Texans owner Bob McNair and NFL commissioner Paul Tagliabue both spoke to the media Friday following the Houston Hispanic Chamber of Commerce's annual luncheon at the Hilton Americas Hotel, where Tagliabue was the keynote speaker.
Following are excerpts from their press conference.
**Texans owner Bob McNair
(on talk of commissioner Paul Tagliabue's retirement)** "I think it's tirement, not retirement. I think he's tired right now, as we all are. He's worn out. We've been working on this (collective bargaining agreement), really, for two years. This is not something that we've done in the last few days. We've talked about a number of issues, and things that can be done that will be very positive for the league that I know he's interested in. I think that it would be easier for him to go ahead and complete some of these other tasks at this point in time than it would be for someone else new coming in. So I think there are some important things yet to be done.
"We talked about the question of high-revenue and low-revenue teams. My belief is that our focus in the NFL should be to eliminate the need for any financial subsidies. That's what the focus should be. How do we get the lower revenue teams up to the point where there's no issue of revenue sharing because there's no need for it? So that gets into best practices. Now, how do we develop best practices so that we all, each of the 32 clubs, learn from each other? We all do certain things better than other things. The idea is to pool that knowledge and make it available to everyone and bring the standards up for everyone."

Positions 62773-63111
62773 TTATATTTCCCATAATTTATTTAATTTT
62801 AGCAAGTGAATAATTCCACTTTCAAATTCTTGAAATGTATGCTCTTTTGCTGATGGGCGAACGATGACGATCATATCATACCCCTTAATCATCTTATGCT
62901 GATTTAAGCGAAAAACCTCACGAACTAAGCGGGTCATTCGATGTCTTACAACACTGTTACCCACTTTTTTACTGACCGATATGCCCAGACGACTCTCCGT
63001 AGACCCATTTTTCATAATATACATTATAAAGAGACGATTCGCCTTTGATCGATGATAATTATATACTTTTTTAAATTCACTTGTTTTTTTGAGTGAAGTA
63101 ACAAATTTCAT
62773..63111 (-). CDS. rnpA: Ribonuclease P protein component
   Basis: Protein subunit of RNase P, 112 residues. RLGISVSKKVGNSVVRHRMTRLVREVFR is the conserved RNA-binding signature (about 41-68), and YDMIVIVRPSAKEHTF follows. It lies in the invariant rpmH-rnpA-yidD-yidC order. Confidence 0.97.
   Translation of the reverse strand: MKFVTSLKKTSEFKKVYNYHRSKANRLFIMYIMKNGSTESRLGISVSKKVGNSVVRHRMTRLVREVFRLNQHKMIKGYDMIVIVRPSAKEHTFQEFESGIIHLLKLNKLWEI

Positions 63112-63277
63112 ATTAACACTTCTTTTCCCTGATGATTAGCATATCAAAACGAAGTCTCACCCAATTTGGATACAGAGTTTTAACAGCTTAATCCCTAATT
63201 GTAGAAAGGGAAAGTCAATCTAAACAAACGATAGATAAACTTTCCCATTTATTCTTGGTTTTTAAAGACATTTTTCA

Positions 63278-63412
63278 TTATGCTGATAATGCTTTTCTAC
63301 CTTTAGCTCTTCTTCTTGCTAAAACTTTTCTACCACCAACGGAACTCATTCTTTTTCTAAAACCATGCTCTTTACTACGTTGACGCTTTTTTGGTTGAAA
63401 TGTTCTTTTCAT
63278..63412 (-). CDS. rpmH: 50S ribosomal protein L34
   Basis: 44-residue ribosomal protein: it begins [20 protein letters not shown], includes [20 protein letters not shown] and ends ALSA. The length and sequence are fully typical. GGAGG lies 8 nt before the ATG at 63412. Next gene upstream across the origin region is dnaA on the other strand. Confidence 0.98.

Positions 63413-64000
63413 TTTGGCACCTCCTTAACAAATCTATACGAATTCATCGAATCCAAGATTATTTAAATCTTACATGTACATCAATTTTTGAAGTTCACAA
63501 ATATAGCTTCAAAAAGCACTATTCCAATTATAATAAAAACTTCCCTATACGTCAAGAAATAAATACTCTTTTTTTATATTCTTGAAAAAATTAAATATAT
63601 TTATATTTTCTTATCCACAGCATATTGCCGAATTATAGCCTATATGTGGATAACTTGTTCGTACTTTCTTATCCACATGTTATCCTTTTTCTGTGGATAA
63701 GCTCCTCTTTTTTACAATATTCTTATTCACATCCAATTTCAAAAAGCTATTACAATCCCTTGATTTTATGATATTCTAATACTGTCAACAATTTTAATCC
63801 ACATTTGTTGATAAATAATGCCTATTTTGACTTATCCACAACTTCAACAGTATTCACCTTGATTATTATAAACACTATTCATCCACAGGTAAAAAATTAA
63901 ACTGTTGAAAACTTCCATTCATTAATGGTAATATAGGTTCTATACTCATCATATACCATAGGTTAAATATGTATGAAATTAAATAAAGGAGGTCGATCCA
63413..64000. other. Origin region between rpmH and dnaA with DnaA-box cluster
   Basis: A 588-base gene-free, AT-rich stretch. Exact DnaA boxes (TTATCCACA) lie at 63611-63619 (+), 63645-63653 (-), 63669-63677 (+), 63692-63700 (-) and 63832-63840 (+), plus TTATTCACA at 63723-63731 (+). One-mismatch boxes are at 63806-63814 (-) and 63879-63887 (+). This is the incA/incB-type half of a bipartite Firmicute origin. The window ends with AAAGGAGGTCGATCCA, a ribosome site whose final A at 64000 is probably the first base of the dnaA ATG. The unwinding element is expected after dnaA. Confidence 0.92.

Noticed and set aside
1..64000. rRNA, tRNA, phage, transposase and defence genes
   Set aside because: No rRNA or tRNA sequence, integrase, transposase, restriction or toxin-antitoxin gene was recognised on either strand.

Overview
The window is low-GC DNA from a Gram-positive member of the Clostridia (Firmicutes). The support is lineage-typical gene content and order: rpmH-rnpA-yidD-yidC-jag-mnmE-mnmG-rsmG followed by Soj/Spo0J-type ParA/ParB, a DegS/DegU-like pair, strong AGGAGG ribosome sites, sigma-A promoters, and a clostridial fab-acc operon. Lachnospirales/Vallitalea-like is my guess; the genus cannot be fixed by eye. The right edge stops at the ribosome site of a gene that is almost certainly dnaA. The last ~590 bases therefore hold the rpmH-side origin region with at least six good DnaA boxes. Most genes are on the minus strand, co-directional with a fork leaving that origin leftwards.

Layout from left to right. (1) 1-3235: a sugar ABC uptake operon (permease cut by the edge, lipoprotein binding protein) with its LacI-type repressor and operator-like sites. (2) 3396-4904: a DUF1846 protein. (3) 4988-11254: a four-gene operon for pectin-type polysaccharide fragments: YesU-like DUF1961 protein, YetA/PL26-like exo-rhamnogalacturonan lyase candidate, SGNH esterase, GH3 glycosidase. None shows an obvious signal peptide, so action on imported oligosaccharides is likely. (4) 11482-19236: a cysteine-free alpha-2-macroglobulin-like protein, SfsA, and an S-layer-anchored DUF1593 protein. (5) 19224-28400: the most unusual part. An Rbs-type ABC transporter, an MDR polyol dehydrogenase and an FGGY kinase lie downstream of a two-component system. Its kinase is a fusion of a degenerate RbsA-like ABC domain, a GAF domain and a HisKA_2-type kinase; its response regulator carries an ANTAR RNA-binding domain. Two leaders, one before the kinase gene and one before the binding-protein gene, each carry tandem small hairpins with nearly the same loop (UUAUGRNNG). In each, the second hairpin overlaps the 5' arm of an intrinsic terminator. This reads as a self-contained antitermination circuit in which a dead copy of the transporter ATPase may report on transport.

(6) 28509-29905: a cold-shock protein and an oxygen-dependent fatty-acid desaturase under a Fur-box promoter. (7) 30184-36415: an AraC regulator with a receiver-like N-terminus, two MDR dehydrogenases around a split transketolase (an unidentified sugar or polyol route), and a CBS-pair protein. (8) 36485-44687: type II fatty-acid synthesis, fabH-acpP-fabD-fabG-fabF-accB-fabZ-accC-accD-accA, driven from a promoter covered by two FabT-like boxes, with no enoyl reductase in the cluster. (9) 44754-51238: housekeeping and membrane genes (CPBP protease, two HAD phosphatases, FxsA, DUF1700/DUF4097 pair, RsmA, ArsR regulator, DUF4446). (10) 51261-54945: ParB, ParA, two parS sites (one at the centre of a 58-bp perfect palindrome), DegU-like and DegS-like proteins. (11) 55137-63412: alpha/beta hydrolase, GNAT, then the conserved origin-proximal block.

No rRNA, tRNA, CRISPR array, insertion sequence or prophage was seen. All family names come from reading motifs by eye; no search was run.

(on the new CBA agreement) "There were a number of plans that were submitted, and the plan that was ultimately adopted was the plan that we had put together that we could live with—the high-revenue teams. By that, I mean there were about 12 or 15 teams that were working on it. The problem we were running into was that in the collective bargaining agreement, the revenue that is related to that agreement and payment to players is gross revenue. Yet a large portion of our revenue now, part of it comes from national revenue, but at least half of it now comes from local revenue. With national revenue, which is television and the other media, we have very few expenses associated with that—basically, the league office. In terms of local revenue, we have very high expenses involved. So the net versus the gross on local (revenues) is entirely different than it is on national (revenues). But the labor agreement does not recognize that. So that is one of the difficulties.